And Francis S. Collins, director of the National Institutes of Health, said, “I understand how people must be very tired of this at this point. But the virus doesn’t care that we’re tired. The virus is still out there.

“I do support the idea that it’s time to try to get people out in the workplaces and public spaces, but let’s do that with the utmost care.”

In St. Lucie County, Fla., where the number of cases has risen sharply during the past week and data maintained by the state showed just 10 percent capacity remaining in the county’s intensive care units, there are no plans to re-tighten restrictions, according to a spokesman.

“We are seeing some complacency with the public not wearing masks,” said Erick Gill, the county’s communications director. Though the overall numbers are small in comparison with outbreaks in major cities, the percentage of coronavirus tests that are positive also has increased, another worrisome sign, Gill said.

Nevertheless, the county reopened two libraries on a limited basis during the weekend. Restaurants and bars are allowed to seat people at half their former capacity. Public pools have not reopened, but that is because the county was unable to train lifeguards in March, at the height of the pandemic, he said.

Fernando Petry, chief medical officer for Cleveland Clinic Martin Health, which runs three hospitals in St. Lucie County, said its major facility, Cleveland Clinic Tradition Hospital, has experienced an increase in hospitalized patients in recent weeks but is not at capacity. The hospital “has the ability to significantly increase the ICU and general bed capacity we have today if there is a surge,” Petry said.

At a news conference on Monday, Arkansas Gov. Asa Hutchinson (R) said he expects “over the next week that the cases will continue to go up. I don’t think we’ve reached this second peak.” But, he said, the state’s hospitals have the capacity to deal with a surge.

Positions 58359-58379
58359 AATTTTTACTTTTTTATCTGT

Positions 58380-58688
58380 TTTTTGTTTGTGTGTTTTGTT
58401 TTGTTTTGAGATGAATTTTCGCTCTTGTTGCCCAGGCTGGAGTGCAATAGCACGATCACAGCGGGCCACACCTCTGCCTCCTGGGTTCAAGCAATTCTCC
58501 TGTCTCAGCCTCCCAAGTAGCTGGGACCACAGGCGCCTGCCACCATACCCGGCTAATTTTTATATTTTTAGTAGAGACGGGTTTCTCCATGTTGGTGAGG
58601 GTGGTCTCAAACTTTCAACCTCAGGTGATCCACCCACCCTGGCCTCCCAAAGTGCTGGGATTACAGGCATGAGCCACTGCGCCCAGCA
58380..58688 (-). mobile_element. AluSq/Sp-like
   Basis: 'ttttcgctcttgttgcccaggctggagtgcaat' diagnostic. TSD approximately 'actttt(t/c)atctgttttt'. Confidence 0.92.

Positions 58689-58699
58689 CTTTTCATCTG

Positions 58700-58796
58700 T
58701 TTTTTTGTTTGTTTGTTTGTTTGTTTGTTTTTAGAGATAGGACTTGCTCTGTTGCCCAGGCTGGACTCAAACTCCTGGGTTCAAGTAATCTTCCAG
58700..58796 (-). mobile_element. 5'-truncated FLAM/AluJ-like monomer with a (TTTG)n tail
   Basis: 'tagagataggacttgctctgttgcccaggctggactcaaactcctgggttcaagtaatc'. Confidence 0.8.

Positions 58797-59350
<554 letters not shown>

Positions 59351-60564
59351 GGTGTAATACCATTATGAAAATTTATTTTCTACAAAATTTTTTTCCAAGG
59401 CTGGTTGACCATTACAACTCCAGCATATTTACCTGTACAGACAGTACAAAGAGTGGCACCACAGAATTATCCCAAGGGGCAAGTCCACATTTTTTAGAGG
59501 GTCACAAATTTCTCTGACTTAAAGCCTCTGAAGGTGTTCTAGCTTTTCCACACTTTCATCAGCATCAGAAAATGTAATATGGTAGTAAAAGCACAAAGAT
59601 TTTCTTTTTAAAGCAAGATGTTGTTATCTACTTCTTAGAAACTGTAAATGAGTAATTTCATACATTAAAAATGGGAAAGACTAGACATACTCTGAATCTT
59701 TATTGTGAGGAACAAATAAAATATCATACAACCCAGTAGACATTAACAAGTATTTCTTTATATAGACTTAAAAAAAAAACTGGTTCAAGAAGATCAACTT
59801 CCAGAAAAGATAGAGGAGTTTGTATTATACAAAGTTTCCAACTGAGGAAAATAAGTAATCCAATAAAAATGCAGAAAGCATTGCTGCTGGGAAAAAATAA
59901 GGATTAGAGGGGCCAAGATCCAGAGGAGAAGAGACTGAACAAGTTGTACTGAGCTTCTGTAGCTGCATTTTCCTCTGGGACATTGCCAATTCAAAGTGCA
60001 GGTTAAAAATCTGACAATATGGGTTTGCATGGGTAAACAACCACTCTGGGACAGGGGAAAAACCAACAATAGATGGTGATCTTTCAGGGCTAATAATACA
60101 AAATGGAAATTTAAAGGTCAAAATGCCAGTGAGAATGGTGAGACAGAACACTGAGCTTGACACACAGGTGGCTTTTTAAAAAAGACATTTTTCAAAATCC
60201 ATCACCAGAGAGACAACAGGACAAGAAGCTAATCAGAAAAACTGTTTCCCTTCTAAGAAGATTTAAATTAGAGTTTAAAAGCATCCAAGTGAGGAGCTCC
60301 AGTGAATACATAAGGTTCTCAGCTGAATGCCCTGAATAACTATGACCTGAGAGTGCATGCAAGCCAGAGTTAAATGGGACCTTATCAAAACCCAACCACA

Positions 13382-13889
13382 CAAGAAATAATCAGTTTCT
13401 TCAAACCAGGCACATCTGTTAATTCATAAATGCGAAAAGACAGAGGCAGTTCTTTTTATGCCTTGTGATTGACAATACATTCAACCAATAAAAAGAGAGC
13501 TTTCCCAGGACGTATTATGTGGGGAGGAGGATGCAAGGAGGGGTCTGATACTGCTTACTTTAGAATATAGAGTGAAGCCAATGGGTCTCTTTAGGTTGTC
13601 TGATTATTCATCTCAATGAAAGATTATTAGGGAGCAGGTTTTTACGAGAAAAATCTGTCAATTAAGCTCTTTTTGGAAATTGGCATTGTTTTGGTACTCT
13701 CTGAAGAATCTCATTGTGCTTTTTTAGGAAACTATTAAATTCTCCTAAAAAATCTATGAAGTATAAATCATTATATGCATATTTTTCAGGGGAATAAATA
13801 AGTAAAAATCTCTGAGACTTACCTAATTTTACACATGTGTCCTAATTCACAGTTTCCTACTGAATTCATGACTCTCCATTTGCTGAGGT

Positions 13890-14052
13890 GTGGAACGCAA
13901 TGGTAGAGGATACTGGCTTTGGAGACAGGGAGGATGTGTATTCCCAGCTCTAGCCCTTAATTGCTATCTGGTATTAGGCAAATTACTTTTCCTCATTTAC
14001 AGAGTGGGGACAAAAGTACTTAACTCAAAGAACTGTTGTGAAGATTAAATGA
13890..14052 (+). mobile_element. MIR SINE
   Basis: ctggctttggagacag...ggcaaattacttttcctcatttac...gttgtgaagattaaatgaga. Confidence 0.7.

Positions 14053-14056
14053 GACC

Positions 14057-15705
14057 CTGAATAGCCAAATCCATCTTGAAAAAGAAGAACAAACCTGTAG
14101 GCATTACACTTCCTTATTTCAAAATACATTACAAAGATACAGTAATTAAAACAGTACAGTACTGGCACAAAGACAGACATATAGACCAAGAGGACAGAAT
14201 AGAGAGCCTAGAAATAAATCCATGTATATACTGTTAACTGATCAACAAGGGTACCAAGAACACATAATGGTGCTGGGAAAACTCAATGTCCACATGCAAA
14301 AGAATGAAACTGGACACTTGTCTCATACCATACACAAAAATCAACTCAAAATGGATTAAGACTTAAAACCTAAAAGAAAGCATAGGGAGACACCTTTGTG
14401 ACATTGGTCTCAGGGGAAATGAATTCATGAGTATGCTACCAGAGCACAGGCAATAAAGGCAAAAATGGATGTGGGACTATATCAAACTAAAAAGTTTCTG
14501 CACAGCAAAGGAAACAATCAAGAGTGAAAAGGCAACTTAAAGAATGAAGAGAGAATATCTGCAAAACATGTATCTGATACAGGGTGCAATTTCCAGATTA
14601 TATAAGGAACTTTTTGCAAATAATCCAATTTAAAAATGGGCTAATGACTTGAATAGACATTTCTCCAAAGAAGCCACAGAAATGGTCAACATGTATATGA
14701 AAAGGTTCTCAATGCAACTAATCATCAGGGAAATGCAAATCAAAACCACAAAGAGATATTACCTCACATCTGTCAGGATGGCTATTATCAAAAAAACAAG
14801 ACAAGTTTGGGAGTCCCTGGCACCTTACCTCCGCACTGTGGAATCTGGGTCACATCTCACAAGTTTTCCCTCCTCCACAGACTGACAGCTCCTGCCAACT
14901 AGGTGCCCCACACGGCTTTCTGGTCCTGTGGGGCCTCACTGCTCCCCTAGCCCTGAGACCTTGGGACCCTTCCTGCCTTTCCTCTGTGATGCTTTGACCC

State epidemiologist Jennifer Dillaha agreed, saying most cases are coming not from newly reopened businesses but from high-risk facilities such as nursing homes and prisons or social gatherings such as birthday parties. But, she said, the reopening appears to have convinced people that the pandemic is over and social distancing is no longer necessary. “They’re going back to their daily lives as before the pandemic hit.”

South Carolina Hospital Association President Melanie Matney said she is often one of the few people wearing a mask when she goes to the store.

However, an Axios-Ipsos poll shows that, nationally mask-wearing has not declined in about a month. In a poll conducted June 5-8, 48 percent of Americans said they wear a mask “at all times” when they leave home and 28 percent said they wear one “sometimes, but not all the time.” That figure does not vary significantly from the responses in a survey taken May 8-11.

Still, Matney said she thinks lax social distancing is reflected in the state’s rising case numbers and positivity rate on coronavirus tests.

“We’ve got to do better,” she said. “I do believe that people can do the right thing, but they have to understand and take it seriously.”

Jacqueline Dupree and Emily Guskin contributed to this report.

Coronavirus: What you need to know

Vaccines: The CDC recommends that everyone age 5 and older get an updated covid booster shot designed to target both the original virus and the omicron variant. Here’s some guidance on when you should get the omicron booster and how vaccine efficacy could be affected by your prior infections.

Variants: Instead of a single new Greek letter variant, a group of immune-evading omicron spinoffs are popping up all over the world. Any dominant variant will likely knock out monoclonal antibodies, targeted drugs that can be used as a treatment or to protect immunocompromised people.

Tripledemic: Hospitals are overwhelmed by a combination of respiratory illnesses, staffing shortages and nursing home closures. And experts believe the problem will deteriorate further in coming months. Here’s how to tell the difference between RSV, the flu and covid-19.

Guidance: CDC guidelines have been confusing — if you get covid, here’s how to tell when you’re no longer contagious. We’ve also created a guide to help you decide when to keep wearing face coverings.

Where do things stand? See the latest coronavirus numbers in the U.S. and across the world. In the U.S., pandemic trends have shifted and now White people are more likely to die from covid than Black people. Nearly nine out of 10 covid deaths are people over the age 65.